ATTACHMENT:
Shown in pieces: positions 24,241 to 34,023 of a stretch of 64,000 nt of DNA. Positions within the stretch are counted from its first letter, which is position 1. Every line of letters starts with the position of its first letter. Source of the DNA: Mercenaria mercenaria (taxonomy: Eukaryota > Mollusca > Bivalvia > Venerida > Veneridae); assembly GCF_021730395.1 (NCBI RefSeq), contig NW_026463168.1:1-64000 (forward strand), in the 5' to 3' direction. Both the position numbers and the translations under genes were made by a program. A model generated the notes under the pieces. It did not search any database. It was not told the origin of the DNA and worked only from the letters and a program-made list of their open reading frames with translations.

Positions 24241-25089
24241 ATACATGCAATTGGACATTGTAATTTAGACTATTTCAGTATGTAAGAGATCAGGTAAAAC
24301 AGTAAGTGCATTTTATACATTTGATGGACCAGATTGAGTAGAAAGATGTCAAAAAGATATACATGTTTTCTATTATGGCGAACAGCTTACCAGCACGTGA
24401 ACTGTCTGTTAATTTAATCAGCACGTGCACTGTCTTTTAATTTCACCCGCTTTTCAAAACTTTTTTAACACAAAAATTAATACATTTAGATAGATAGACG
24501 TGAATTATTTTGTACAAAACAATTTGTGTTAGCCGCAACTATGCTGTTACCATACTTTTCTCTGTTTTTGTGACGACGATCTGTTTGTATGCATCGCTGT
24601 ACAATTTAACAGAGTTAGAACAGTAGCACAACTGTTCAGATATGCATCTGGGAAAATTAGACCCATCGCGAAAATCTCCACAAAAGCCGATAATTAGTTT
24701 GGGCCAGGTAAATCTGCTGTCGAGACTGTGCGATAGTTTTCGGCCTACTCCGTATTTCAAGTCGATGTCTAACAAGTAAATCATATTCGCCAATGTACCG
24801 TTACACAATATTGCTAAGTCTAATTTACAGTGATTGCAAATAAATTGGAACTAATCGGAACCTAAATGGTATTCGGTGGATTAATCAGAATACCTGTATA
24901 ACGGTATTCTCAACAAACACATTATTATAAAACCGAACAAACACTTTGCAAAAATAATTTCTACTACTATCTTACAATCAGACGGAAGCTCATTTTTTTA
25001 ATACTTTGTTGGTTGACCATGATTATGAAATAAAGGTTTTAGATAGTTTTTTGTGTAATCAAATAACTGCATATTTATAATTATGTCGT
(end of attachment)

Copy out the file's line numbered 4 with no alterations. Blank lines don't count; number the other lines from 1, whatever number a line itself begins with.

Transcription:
24301 AGTAAGTGCATTTTATACATTTGATGGACCAGATTGAGTAGAAAGATGTCAAAAAGATATACATGTTTTCTATTATGGCGAACAGCTTACCAGCACGTGA